Prior to the unrest, Male’ City Council had asked police to stop the sermon from proceeding. The disturbance in the capital followed a similar dispute between the Adhaalath Party and the MDP-controlled Addu City Council, which had also refused to authorise Sheikh Ilyas to preach.
Local media reported violent clashes between MDP and Adhaalath Party supporters in the southernmost atoll following the Addu City Council’s decision.
Vaikaradhoo Island Council Chair Ahmed Waheed told Minivan News last Thursday that the council denied permission to the Sheikh because “we are certain that we could not control any unrest that might be created if Sheikh Ilyas is allowed to preach here.”
A number of MDP supporters meanwhile protested at the Vaikaradhoo jetty with chants of “traitor” when the Adhaalath delegation arrived, forcing the party leaders to disembark under police protection.
“An effort to eradicate Islam”
“What [the protesters] are saying is that they do not want to listen to religious counsel from scholars sent by the present government,” reads the Adhaalath statement.
“But they have no problem accepting salaries and services provided to citizens by the current government, such as healthcare, electricity, water and other services. Therefore, it is certain that their action is a great war to destroy religion in the guise of political activity.”
As the Maldives is “a 100 percent Muslim country,” the statement continued, religious scholars should not face any obstacle to preach and raise religious awareness among the public.
The Adhaalath Party called on the government to impose “harsh measures” against persons who obstruct religious sermons.
Meanwhile on its official twitter account, the party contended that “the ongoing harassment of scholars is nothing but an effort to eradicate Islam here in Maldives and open up the country to other religions.”
Islamic Minister Sheikh Mohamed Shaheem Ali Saeed – who represents the Adhaalath Party in President Mohamed Waheed’s cabinet along with Housing Minister Mohamed Muizz – told Sun Online today that obstruction of religious sermons was carried out to show the outside world that there were Maldivians “opposed to Islam.”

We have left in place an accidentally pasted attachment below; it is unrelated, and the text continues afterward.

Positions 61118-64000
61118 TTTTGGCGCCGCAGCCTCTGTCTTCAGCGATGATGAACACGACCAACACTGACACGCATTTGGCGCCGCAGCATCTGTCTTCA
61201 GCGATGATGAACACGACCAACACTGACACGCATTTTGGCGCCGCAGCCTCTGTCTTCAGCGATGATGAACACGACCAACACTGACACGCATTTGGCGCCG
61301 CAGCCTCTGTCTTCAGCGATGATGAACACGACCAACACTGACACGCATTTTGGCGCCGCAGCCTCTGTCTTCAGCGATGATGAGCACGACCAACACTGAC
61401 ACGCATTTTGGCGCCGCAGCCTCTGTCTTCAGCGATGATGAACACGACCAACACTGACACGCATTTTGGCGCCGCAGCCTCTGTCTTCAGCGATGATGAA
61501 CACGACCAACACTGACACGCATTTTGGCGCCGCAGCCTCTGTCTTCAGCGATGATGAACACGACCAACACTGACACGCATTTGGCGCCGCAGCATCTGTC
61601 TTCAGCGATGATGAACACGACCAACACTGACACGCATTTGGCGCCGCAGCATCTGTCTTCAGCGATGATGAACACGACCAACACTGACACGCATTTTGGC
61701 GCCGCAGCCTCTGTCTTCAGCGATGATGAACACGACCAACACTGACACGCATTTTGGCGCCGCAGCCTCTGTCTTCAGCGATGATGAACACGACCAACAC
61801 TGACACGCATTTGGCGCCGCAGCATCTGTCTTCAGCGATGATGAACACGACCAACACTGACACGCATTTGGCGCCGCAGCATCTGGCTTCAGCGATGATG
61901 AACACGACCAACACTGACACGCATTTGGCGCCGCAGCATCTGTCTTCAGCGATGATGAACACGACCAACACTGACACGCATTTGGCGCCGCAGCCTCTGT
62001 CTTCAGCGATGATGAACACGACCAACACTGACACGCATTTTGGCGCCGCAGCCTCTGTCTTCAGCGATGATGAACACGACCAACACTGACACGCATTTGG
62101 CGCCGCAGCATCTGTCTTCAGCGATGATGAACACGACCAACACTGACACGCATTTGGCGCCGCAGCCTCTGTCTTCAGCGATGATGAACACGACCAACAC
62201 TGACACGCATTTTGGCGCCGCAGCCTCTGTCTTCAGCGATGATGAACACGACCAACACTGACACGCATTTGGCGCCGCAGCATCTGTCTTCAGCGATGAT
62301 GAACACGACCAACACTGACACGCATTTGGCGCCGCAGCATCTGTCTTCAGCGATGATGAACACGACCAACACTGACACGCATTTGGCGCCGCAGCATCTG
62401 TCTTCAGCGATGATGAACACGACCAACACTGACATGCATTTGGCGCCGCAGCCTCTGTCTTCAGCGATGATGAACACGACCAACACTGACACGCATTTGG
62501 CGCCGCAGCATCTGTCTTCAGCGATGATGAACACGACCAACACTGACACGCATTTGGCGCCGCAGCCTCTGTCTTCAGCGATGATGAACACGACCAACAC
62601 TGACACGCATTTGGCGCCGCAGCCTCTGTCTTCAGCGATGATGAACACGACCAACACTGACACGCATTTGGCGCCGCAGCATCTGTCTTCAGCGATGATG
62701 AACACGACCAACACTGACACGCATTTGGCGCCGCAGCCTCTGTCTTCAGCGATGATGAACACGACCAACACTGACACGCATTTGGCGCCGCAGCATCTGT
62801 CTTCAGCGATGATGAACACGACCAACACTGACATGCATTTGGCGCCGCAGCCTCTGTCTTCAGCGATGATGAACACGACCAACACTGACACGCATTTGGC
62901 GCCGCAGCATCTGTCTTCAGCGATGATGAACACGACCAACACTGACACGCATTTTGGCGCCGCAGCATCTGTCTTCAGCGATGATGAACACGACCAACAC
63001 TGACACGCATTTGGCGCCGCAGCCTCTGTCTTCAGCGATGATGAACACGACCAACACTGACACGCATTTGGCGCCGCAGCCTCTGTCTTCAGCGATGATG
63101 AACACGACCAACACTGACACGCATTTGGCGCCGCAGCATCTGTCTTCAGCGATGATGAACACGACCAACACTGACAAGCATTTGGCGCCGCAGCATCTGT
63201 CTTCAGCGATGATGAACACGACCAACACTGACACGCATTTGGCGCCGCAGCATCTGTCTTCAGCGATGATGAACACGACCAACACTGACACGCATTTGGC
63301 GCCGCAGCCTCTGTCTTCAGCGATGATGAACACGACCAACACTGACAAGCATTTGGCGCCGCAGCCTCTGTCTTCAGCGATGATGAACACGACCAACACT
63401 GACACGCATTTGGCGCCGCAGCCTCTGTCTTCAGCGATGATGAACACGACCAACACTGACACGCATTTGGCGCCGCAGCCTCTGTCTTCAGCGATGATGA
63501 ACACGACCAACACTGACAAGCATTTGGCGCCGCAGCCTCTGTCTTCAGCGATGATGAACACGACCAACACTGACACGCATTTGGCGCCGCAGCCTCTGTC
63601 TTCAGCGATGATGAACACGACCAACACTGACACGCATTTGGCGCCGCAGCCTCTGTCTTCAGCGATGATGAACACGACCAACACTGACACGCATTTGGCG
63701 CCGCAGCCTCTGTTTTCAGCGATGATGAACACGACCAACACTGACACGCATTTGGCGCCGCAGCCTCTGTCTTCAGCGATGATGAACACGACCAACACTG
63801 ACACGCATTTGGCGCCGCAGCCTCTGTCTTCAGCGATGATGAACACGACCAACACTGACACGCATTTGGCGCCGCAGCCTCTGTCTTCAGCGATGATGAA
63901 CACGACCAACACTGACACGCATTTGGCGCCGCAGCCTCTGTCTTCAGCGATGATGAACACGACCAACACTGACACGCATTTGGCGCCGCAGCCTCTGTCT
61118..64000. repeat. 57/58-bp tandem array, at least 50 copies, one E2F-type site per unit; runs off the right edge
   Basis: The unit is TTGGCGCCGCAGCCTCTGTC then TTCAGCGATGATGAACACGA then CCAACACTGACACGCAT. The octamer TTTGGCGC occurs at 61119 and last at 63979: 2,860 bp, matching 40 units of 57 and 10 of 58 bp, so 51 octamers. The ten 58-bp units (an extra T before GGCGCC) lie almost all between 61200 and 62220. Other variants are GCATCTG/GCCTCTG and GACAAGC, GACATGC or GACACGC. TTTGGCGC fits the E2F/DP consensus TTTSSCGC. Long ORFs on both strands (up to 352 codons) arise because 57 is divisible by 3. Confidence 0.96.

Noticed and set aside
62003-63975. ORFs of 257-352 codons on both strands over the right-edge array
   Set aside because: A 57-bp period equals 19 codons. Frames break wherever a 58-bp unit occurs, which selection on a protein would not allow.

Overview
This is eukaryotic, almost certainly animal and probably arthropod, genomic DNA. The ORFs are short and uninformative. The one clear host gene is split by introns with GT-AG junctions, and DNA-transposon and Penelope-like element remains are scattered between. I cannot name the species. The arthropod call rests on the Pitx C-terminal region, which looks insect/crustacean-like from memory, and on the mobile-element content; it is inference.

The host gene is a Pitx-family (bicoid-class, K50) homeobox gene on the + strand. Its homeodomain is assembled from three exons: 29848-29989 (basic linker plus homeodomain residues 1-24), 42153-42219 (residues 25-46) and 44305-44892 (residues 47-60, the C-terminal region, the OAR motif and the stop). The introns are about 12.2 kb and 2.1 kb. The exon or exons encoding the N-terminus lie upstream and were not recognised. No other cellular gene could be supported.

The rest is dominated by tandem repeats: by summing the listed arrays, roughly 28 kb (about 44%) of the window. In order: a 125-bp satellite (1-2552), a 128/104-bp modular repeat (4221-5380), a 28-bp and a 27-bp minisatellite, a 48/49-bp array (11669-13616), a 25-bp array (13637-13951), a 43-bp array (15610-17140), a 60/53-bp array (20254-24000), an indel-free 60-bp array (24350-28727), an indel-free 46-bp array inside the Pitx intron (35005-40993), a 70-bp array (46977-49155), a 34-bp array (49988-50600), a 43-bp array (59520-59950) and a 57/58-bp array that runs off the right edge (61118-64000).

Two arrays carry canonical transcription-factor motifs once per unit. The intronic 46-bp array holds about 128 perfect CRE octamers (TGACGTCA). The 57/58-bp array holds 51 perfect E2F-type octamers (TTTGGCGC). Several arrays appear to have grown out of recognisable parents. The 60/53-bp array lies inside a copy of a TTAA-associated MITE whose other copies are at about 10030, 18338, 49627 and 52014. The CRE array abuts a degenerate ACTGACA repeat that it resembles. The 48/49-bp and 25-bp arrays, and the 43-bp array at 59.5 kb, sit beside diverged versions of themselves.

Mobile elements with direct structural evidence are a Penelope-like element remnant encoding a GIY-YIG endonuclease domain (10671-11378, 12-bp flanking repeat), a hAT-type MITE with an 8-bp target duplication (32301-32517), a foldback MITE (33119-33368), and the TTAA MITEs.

Councils that refuse to permit religious sermons should be dissolved, the Islamic Minister said, adding however that some MDP-controlled councils had welcomed religious scholars and were cooperating with the ministry.
In September 2011, following frequent clashes with President Mohamed Nasheed’s administration over various issues— selling alcohol on inhabited islands, making Islam an optional rather than a compulsory subject in secondary school and introduction of ‘religious unity regulations’ – the Adhaalath Party voted to sever its coalition agreement with the former ruling party.
In late 2011, Adhaalath Party teamed up with a coalition of eight political parties and religious NGOs to stage a ‘mega-protest’ on December 23 to ‘Defend Islam’ from an alleged “securalisation agenda” pursued by the deposed president.
Responding to the religious conservative party’s charges today, MDP Spokesperson and Maafanu North MP Imthiyaz Fahmy argued that “the coup itself is the war to destroy the religion, civilisation and democracy in the Maldives.”
“The coup-sheikhs and their partners in crime are the real culprits to blame and no one else,” MP Imthiyaz said. “People of those islands or the vast majority of citizens of the Maldives do not consider them Sheikhs anymore but rebels and traitors. So certainly people will protest against such rebels and coup-sheikhs wherever they go.”
On the role of local councils denying permission to preach “politicised” sermons, Imthiyaz said the party’s councils would “act in conformity with laws and regulations.”
“MDP is an advocate and promoter of a decentralised system of governance,” he continued. “But this coup government has been trying to destroy the system. [Plans to bring] mosques directly under the [Islamic] ministry is such an attempt, thus back to the old days.”
Imthiyaz further argued that the MDP government “freed Sheikhs from jails and allowed them to freely delver speeches and sermons.” Under the 30-year rule of former President Maumoon Abdul Gayoom, a number of religious scholars were reportedly detained and tortured. A number of scholars claimed they had their beards shaven with chili sauce.
“We are the only party which does not use religion as a political tool or exploit religion for that purpose,” Imthiyaz said, adding that the party accorded “the highest degree of respect to religion.”